Adventitious rooting of cuttings is a complex developmental process in forest species, with several exogenous and endogenous factors influencing the outcome of the process. In this study we applied an in vitro working system, comprising two lines of microshoots with the same genotype but at a different ontogenetic stages, in two different tree species (chestnut and oak). We analyzed the expression of a gene encoding an AP2/ERF transcription factor from group VII in the initial hours of the adventitious rooting induction, both in rooting competent and incompetent microshoots. The analysis revealed that expression of this gene is related to wounding, ontogenetic stage and auxin in a complex and species-specific manner. Putative induction of the gene by auxin was also analyzed in the presence of naphthyl-phthalamic acid (NPA), an auxin transport inhibitor. In situ expression analysis in chestnut relates the gene activity to cambial divisions and root primordia in rooting competent microshoots, as well as in the root apex. The putative role of the gene during adventitious roots formation is discussed.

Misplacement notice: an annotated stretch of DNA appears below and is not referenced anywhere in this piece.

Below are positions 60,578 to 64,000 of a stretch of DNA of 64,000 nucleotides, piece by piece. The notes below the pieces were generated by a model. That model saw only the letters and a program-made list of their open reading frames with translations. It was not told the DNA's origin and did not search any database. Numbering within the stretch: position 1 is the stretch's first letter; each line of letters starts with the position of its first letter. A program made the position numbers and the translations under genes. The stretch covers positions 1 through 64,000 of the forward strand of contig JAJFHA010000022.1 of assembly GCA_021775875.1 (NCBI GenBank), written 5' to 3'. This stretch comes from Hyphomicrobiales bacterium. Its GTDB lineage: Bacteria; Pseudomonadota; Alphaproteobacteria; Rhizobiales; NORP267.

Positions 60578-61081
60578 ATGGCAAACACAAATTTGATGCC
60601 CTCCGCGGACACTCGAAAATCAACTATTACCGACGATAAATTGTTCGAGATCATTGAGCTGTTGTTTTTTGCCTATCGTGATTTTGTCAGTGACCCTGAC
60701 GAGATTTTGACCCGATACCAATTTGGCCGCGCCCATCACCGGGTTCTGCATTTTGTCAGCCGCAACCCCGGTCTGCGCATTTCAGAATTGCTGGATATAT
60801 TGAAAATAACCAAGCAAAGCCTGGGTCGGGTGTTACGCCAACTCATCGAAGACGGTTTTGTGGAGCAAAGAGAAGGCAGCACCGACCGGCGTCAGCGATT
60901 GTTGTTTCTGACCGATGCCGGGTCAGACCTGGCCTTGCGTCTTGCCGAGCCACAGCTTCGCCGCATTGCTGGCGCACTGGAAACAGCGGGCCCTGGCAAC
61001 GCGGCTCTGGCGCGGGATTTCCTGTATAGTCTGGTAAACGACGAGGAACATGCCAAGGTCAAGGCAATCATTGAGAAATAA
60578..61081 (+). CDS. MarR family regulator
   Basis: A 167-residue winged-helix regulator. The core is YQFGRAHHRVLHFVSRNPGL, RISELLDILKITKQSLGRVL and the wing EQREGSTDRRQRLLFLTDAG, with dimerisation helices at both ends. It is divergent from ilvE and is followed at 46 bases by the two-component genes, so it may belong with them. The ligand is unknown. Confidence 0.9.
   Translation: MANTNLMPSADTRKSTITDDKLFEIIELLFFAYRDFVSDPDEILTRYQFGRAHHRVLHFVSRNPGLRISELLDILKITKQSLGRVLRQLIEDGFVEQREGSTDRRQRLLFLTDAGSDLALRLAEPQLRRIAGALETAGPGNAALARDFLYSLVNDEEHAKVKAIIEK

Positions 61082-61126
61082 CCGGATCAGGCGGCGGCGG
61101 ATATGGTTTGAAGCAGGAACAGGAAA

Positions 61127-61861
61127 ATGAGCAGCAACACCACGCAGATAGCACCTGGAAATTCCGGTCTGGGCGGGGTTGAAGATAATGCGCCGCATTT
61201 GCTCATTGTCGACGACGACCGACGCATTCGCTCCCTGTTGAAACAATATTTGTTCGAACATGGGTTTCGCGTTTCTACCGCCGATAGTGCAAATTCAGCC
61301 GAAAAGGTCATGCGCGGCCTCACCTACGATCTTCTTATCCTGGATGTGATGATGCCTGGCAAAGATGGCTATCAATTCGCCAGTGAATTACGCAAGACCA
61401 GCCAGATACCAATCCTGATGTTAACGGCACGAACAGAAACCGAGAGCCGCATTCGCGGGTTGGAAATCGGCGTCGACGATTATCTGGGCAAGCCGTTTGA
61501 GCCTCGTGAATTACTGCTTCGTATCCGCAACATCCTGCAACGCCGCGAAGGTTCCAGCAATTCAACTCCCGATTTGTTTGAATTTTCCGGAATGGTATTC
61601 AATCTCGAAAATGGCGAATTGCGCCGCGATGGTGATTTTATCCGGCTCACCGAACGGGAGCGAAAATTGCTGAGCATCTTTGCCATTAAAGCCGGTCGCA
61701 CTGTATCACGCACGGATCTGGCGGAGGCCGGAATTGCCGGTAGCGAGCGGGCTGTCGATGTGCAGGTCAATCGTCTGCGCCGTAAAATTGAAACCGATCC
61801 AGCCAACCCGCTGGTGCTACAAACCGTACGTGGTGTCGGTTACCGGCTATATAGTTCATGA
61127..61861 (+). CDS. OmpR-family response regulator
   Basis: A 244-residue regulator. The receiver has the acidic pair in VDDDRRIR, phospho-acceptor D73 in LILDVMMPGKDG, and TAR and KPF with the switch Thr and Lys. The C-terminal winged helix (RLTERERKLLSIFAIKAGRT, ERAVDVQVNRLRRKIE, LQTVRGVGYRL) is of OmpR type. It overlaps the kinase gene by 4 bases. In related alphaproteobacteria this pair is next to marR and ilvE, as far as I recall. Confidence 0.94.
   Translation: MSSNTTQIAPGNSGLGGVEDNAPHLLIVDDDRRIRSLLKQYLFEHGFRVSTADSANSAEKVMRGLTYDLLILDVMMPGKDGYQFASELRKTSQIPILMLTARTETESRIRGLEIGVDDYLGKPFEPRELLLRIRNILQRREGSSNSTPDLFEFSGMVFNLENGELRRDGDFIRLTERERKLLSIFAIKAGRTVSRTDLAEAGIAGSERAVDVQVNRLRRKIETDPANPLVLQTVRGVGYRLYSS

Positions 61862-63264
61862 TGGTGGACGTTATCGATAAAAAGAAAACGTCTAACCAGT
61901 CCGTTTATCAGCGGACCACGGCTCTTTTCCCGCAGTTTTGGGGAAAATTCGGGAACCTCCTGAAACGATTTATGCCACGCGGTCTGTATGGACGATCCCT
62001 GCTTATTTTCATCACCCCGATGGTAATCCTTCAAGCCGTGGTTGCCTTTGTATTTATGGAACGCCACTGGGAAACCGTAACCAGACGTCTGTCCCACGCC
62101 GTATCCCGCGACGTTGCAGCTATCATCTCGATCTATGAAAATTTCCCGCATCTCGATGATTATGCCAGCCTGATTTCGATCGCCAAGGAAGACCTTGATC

The present study investigated how auxin concentration and the method of application affected the formation of adventitious roots in microshoots of chestnut (Castanea sativa) and oak (Quercus robur). The activity of two urea derivatives (2, 3-MDPU and 3, 4-MDPU) was also evaluated. Microshoots were derived from basal sprouts of two mature chestnut trees (P1 and P2) and one adult oak genotype (Sainza). In chestnut, rooting percentage was positively affected by auxin in a dose-dependent manner, particularly in shoots treated with the hormone for 24 h. The effect of auxin on rooting also differed depending on the application method. In shoots treated for 24 h, the highest concentration of auxin produced the healthiest rooted plantlets, in terms of the root system and shoot quality. By contrast, in shoots treated by the basal quick-dip method, the shoot quality was best at the lowest auxin concentration. The effect of urea derivatives on the root system depended on the species as well as on the auxin concentration and application period. Use of the MDPUs improved the root system architecture of auxin-treated shoots by promoting lateral root development and triggering the synchronous initiation of root primordia at the base of the shoot. Shoot quality was also improved by MDPUs, which promoted resumption of growth and reduced shoot-tip necrosis.